=== Installation and administration ===
==== How do I get VSTa and what is the current version? ====
The current version of VSTa is (1.6.8). It is available at:
==== How do I boot it? ====
VSTa uses the Multiboot standard, and can be loaded from any
bootloader which uses that standard. The most common is GRUB ("GRand
Unified Bootloader), which is available at http://www.gnu.org/software/grub/.
GRUB loads the kernel image and any "boot servers" (which are like any
program running under VSTa, except they exist as processes at boot
time, so they can provide disk I/O and such without having to build
this into the kernel).
For the nuts and bolts of doing this, see the file vsta_*.readme on
the FTP site. This will point you to the files "license" and "readme"
in the vsta.tz compressed archive. These provide information on the
terms and conditions for use of VSTa. Then it points you to
doc/roadmap.txt in the same archive, which tells you how to boot up
==== Ok, I booted it, but how do I find out more about its design? ====
The VSTa WWW Home page can be found at:
Most of the actual content is stored within the VSTa Wiki,
linked to from the web page.
["VSTa"] indexes to the available documents (you are welcome to add to it!).
Finally, the code itself has relatively consistent and numerous
==== I boot up, and see the disk blink, but my screen doesn't show anything ====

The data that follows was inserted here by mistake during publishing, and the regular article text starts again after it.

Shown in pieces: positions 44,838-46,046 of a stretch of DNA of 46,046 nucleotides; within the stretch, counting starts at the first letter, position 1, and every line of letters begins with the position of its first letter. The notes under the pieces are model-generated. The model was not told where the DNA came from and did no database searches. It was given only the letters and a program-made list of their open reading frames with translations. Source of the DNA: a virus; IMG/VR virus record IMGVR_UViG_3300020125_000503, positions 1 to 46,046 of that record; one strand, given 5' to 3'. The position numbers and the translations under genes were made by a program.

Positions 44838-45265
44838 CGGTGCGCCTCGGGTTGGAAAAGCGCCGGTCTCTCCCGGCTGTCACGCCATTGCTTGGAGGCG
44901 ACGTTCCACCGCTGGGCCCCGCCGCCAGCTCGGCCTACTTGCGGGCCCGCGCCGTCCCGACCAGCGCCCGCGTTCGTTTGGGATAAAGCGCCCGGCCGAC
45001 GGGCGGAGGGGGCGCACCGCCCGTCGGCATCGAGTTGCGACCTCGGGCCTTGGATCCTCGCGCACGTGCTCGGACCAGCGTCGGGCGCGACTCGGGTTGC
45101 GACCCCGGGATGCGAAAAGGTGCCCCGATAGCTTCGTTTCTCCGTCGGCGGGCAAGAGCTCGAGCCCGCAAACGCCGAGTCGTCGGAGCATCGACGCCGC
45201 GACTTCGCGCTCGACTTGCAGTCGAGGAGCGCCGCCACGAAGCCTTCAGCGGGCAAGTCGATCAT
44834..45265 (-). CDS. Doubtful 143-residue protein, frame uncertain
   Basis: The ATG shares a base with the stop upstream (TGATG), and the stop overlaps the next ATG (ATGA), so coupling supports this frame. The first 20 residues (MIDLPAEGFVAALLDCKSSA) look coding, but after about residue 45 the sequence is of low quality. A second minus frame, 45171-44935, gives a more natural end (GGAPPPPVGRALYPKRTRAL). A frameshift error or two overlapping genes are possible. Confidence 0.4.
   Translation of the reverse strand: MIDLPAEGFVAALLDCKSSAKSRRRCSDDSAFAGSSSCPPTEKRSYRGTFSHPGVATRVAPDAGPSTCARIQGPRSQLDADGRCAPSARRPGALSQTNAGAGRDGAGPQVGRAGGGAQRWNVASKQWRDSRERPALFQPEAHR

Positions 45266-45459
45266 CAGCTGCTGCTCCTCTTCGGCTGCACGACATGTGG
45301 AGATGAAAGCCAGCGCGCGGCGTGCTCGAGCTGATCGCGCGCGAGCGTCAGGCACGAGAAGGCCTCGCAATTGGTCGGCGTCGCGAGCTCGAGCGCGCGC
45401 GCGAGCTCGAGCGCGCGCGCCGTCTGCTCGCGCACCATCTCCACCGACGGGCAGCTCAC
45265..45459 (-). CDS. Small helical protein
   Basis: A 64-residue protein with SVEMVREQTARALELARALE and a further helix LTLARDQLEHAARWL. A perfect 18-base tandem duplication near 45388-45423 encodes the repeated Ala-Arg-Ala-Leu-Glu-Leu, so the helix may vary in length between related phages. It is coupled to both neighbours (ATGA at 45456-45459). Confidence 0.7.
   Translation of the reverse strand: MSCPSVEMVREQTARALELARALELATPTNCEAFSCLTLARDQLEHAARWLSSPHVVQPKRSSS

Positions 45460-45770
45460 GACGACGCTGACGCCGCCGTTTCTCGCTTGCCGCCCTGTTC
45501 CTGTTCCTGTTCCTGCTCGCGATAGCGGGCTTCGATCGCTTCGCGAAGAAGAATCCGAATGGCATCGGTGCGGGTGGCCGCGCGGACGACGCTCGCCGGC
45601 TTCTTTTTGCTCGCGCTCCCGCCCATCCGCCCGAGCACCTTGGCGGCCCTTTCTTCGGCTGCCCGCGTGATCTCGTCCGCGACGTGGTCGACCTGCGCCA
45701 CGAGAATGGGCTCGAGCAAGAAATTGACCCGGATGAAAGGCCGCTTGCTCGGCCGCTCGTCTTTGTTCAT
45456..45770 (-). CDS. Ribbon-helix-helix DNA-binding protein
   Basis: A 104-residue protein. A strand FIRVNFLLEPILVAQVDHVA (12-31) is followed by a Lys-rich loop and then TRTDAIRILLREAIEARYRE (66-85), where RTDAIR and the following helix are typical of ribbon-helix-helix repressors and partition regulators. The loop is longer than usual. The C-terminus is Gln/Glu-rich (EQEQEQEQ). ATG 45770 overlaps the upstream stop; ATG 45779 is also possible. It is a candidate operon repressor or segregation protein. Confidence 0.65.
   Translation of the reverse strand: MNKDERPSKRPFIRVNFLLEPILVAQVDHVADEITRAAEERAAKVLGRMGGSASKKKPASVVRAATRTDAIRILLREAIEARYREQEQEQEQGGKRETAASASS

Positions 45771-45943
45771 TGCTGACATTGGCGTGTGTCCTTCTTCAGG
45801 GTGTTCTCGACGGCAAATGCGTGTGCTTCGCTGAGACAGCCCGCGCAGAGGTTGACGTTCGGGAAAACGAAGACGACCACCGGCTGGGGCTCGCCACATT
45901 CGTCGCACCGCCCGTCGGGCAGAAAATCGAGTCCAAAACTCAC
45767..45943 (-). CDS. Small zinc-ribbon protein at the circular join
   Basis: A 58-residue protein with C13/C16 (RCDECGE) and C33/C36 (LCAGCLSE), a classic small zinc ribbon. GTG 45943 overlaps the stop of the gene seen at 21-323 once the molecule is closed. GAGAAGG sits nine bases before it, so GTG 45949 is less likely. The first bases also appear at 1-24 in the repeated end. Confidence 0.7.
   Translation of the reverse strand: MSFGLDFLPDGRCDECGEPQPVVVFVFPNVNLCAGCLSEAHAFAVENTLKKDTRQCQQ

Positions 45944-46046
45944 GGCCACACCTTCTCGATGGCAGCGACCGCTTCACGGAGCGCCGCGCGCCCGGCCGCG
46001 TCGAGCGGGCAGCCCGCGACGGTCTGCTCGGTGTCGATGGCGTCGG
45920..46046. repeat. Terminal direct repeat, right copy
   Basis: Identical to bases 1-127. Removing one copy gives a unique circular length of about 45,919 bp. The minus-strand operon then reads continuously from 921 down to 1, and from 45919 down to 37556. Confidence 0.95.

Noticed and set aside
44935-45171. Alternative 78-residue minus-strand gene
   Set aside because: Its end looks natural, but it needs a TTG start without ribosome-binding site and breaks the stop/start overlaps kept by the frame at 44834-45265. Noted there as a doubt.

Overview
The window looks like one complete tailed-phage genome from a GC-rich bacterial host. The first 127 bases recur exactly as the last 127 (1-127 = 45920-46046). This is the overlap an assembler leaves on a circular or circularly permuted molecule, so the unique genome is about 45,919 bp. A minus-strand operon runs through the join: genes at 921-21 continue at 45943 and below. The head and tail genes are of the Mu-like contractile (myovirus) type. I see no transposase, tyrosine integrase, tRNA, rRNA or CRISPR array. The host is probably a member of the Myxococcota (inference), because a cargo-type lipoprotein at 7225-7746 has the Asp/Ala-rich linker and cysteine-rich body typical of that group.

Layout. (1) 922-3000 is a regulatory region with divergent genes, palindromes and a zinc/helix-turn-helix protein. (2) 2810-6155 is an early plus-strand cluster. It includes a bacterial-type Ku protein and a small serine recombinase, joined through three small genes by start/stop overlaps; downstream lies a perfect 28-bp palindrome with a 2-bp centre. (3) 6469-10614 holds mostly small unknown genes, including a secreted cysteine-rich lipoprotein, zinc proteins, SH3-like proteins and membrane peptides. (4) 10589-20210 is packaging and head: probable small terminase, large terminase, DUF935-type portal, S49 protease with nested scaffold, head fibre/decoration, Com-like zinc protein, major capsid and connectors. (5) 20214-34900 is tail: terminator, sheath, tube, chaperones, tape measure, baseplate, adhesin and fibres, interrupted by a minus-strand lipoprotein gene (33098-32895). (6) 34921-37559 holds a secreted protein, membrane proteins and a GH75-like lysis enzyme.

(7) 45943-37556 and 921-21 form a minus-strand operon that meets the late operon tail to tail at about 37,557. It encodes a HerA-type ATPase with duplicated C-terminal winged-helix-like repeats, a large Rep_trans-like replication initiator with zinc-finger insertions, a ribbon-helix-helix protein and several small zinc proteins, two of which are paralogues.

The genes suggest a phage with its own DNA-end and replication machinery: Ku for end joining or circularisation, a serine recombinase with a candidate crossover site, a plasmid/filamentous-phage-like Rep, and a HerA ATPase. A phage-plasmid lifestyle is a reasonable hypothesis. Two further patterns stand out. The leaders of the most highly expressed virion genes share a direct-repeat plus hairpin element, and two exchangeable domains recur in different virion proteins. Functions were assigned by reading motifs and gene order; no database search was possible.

The default in boot/boot.lst is for a CGA system. MGA cards place text
at a different address; add the -mono flag to the "cons" server.
The kernel debugger also needs to be flagged this way; you need to
edit the file os/mach/dbg_ibm.c and then rebuild your kernel.
==== How do I make a vstafs filesystem? ====
(Gary Shea, firstname.lastname@example.org) [[br]]
For DOS 6.2, there are two possible partitions on a disk: the main
one, and a secondary one. It is possible to create logical partitions
in the secondary partition to subdivide that partition even further.
To see what partitions you have available, add a line of the form:
to the /vsta/etc/fstab file and reboot, or use the command
$ mount disk/wd /wd
to accomplish the same effect temporarily. Look in the /wd directory
for the names of available partitions. Supposing you wish to use the
partition wd0_dos1, use the command
$ stat /wd/wd0_dos1
to find the exact size of the partition. Divide that number by 512 to
get the number of sectors, then the command
$ mkfs_vfs /wd/wd0_dos1 number_of_sectors
will initialize a vstafs file system on that partition. Now you can
run the filesystem server:
$ /vsta/boot/vstafs /wd/wd0_dos1 fs/vfs
Finally, you must map the namer pathname fs/vfs into the root
heirarchy with a mount command:
$ mount fs/vfs /vfs
If you want the filesystem mounted at boot time, find the vstafs
command in the /vsta/etc/inittab and correct it to your device name
(note the different syntax when portnames are used); uncomment or
introduce the necessary mount line in the /vsta/etc/fstab file.
==== What should I do if/when VSTa crashes? ====
To help us fix the bug that caused it you should send a bug report.
There's a paper describing how to do just that here. You should
also take a look at the paper on crashes under the VSTa documentation.